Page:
Relive the 1960’s in All Its Psychedelic Glory
When Tom Wolfe arrived in San Francisco to cover the hippie movement, photographer Lawrence Schiller had been there for a while covering the burgeoning counterculture for LIFE. Together the two, along with Ted Streshinsky, created a comprehensive account of one of most bizarre moments in American history.
Part of this narrative is recorded in Wolfe’s The Electric Kool-Aid Acid Test, a landmark piece of writing for the New Journalism movement that explores the dramatic social changes in 1960’s America. In the book, Wolfe follows famed writer Ken Kesey and his Merry Pranksters on a psychedelic journey across the country in a school bus, during which they imbibed LSD-laced drinks in hopes of achieving “intersubjectivity.” For those already part of the hippie movement, Wolfe’s book became gospel. Since then, the figures and places mentioned in the Acid Test have gained a cult-like following.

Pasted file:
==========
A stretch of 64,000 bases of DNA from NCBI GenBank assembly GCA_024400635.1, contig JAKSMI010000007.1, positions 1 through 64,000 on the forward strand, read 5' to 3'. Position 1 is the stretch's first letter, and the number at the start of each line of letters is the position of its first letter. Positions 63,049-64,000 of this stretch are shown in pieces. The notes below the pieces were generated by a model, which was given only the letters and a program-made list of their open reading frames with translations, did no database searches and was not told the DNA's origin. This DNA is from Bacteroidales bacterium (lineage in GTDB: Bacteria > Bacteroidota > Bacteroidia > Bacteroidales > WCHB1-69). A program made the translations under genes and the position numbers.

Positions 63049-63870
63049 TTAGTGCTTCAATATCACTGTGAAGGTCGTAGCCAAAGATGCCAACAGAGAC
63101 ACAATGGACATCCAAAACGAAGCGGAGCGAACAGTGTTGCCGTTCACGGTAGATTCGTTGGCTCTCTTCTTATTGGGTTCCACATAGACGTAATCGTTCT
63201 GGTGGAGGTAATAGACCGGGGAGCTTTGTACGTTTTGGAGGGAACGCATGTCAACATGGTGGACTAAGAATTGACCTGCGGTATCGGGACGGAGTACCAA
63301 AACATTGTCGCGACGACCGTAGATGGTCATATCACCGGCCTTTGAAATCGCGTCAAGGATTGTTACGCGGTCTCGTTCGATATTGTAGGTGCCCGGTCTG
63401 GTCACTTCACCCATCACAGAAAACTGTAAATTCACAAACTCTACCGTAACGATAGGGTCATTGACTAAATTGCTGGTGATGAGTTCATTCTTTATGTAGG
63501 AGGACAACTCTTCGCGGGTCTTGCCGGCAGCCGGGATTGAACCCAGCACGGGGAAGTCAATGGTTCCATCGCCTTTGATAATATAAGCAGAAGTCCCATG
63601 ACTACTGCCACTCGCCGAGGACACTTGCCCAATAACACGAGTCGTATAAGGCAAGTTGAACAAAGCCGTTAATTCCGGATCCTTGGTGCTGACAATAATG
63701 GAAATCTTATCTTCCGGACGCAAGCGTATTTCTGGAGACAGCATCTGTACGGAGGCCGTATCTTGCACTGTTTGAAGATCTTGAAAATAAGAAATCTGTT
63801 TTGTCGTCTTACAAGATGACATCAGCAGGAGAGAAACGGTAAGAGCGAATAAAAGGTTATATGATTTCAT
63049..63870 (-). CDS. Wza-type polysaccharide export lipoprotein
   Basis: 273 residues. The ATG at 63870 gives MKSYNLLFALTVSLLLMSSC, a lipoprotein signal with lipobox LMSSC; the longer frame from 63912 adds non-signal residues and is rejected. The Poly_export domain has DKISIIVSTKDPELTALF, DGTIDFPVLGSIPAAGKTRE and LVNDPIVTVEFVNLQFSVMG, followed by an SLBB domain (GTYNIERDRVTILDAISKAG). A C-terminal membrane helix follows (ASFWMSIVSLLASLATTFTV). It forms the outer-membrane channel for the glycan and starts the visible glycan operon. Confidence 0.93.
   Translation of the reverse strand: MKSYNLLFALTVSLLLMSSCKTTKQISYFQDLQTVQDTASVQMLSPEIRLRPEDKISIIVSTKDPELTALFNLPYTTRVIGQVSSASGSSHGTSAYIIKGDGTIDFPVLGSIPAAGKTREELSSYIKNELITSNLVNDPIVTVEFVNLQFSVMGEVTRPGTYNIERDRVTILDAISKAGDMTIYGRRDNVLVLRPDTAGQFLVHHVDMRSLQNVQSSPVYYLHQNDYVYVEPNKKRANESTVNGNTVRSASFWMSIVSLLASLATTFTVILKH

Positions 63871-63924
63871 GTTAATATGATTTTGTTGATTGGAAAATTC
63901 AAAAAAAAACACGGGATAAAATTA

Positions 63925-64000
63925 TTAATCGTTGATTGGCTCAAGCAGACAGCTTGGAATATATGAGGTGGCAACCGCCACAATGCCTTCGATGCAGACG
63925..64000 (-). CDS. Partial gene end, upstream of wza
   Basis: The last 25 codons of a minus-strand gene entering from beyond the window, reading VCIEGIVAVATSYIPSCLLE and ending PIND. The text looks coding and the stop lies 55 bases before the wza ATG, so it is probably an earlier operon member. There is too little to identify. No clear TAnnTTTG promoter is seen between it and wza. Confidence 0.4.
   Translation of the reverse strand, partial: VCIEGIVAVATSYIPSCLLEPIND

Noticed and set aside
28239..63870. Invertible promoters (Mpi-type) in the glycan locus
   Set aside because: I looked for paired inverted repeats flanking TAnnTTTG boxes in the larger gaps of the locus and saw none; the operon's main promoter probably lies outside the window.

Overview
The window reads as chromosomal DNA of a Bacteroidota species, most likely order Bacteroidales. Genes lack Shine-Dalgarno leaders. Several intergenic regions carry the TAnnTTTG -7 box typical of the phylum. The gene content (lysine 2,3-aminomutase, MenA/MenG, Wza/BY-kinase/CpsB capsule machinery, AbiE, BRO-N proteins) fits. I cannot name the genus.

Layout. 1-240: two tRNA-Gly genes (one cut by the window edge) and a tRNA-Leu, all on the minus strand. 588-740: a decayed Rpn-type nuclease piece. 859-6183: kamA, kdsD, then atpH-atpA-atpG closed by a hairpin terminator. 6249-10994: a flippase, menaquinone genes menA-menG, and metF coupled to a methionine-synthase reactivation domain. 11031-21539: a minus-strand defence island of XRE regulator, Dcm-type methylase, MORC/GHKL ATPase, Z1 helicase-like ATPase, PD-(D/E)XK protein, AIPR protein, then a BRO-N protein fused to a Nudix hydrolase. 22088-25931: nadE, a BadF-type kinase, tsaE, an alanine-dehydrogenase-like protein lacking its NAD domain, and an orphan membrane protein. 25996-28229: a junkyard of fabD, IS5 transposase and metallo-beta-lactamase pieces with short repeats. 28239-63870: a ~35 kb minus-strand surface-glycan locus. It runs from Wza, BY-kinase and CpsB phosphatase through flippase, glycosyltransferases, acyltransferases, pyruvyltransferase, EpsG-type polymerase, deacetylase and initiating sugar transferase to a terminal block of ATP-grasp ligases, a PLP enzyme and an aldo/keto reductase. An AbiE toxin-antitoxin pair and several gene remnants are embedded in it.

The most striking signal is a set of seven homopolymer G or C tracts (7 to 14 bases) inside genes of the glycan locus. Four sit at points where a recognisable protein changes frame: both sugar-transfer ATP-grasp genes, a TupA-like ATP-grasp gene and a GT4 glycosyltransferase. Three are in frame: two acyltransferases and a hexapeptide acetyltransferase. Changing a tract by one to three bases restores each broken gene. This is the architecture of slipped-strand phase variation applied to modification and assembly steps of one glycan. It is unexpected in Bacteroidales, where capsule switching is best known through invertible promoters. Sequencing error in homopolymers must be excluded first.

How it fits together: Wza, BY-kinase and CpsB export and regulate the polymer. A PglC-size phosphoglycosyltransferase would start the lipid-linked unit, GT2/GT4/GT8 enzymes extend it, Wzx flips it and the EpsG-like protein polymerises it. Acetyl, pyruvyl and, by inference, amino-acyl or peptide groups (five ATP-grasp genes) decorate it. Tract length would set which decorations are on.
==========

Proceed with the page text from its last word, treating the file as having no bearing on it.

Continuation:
In an effort to synthesize the great works that captured West Coast counterculture at its height, a collector’s edition of The Electric Kool-Aid Acid Test is being published to include Wolfe’s manuscript pages, as well as writings from Ken Kesey during his incarceration. Weaving the prose altogether are photographs from Schiller, Streshinksy, Allen Ginsburg, and others from the era.
The resulting 356-page book paints a vivid picture of a hallucinogen-fueled social movement, from the streets of Haight-Ashbury to the “acid tests” themselves. To purchase one of the 1,768 prints of the collector’s edition for $350, click here. Before you do, enjoy a preview of the book below.
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